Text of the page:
The Bone Church
by Lindsay Doukopoulos

“You must see the bone church,”
a friend told us, “when you go to Prague,” though

it’s not so much church as chapel and far less
macabre than the name suggests. After all

we’d toured Terezín the day before: the concentration
camp from which 80,000 Jewish Czechs were fed

to Auschwitz, Arbeit Macht Frei—and the Children’s
Museum with its sad crayon drawings and tiny

wool coats hung behind glass. Kostnice, the Bone Church,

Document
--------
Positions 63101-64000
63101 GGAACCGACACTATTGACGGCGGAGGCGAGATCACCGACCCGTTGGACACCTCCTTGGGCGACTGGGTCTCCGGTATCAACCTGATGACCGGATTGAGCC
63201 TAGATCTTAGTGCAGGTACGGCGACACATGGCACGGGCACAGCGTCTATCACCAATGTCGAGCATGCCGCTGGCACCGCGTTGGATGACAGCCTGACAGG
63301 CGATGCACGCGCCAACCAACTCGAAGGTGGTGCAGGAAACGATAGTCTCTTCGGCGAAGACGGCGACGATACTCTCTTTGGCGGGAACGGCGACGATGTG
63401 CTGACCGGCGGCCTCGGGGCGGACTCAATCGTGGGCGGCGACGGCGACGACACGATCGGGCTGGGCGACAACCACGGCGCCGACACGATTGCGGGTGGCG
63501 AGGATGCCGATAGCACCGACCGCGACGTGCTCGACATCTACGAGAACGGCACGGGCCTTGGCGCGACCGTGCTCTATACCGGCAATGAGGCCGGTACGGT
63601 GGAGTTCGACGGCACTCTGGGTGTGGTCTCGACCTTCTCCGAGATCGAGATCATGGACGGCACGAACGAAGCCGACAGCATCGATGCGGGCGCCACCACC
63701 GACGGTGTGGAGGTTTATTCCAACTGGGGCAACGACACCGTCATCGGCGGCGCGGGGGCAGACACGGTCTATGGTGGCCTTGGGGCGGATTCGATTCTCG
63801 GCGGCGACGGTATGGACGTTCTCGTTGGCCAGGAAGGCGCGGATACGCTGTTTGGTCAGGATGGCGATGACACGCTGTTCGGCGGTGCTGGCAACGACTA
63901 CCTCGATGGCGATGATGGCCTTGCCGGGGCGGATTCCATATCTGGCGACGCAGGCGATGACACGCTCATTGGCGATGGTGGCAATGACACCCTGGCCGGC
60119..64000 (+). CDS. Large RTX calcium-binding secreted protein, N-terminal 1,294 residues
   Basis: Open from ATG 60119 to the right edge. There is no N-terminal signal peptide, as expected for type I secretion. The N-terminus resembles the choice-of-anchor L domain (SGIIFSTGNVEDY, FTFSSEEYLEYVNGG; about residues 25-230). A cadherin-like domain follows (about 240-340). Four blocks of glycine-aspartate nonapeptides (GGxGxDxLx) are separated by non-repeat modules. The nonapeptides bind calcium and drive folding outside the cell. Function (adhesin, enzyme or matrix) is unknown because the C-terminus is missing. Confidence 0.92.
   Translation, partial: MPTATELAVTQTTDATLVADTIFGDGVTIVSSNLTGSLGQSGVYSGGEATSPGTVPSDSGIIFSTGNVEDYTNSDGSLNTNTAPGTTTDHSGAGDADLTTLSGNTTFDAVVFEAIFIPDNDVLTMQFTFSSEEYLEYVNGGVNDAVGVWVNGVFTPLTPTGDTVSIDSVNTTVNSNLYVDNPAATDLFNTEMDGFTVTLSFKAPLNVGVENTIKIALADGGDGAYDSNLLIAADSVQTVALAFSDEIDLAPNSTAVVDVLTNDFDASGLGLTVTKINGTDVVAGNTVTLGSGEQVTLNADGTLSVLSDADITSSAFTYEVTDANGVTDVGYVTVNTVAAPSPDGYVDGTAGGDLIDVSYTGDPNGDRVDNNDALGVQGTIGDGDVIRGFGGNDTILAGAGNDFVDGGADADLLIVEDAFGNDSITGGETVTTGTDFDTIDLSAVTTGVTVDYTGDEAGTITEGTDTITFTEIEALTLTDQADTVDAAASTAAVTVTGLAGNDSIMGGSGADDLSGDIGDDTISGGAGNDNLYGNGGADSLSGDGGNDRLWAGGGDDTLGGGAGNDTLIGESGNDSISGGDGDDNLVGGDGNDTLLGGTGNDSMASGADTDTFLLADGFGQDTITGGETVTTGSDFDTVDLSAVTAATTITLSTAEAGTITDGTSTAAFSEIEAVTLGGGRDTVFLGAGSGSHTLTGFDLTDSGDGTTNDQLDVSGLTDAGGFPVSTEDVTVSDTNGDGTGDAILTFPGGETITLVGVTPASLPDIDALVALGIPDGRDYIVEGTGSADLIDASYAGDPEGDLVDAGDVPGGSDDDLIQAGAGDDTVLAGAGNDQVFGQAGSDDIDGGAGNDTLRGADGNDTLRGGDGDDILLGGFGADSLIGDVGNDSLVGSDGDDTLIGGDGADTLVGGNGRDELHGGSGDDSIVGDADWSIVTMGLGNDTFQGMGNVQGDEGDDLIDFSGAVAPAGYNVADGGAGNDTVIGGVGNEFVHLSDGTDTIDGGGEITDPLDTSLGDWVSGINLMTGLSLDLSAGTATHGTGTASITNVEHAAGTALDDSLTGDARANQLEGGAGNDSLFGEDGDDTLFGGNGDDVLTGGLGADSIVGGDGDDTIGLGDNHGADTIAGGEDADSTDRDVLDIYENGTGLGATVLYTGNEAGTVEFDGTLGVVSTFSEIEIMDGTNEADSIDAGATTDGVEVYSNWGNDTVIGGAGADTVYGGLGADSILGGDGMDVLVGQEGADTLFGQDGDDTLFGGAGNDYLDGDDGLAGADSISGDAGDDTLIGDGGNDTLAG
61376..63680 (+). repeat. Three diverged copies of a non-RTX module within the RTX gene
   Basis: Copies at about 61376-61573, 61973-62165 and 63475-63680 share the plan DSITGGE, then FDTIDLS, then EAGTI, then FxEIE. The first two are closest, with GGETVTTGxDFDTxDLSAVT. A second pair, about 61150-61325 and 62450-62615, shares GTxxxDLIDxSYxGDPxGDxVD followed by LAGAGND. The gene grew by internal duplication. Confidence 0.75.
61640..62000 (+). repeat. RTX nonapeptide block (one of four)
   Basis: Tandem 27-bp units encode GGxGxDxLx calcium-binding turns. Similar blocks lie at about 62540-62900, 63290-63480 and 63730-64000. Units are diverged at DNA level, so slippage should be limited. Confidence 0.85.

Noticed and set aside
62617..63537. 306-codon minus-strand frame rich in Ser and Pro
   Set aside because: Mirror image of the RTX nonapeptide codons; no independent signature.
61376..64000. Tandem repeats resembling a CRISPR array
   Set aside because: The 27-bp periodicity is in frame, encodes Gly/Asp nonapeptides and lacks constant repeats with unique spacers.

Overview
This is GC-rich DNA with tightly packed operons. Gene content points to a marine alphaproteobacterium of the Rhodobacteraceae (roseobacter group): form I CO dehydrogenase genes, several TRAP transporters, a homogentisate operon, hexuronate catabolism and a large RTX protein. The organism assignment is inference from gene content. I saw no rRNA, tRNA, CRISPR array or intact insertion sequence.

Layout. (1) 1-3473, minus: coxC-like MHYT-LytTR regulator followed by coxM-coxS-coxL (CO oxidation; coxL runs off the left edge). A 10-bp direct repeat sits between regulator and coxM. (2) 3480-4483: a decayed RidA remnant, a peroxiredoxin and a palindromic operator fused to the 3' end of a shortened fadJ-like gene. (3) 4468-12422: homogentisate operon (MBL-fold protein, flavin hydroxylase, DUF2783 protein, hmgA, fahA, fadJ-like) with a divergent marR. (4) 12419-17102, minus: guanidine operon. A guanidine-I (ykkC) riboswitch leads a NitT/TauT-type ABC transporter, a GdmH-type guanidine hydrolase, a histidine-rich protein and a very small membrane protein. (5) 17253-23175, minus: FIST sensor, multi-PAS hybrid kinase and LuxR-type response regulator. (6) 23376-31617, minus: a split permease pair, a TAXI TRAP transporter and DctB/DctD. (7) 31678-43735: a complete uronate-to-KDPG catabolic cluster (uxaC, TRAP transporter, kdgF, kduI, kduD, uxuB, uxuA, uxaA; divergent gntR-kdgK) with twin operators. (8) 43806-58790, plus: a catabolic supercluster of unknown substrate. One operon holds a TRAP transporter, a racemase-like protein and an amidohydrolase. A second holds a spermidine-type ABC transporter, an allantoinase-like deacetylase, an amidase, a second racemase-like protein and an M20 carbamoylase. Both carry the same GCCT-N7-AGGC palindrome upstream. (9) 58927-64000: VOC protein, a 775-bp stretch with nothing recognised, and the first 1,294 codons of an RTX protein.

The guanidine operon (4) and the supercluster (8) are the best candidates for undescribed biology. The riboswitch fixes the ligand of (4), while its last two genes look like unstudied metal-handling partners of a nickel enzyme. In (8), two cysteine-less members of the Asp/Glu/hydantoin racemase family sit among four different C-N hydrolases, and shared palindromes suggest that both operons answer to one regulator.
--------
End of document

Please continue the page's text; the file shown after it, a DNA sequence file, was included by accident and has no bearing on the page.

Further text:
is kitsch in comparison: a bone coat of arms, a chandelier

of vertebrae, the chalky relics of 40,000 black plague
victims culled in pyramids at the four corners of the stone

alcove. Alas, Poor Yorick! and memento mori: No mass
grave, this. Even the churchyard tombs are whimsical:

the plot of a cab-driver, killed in duty, sports
a steering wheel! Flowering vines garland the yard,

headstones lean on one another’s shoulders like old
friends, like crooked teeth, like any minute they’ll break

into song. And we recognize the cemetery’s levity
as a special wisdom: Even in death, play makes free.

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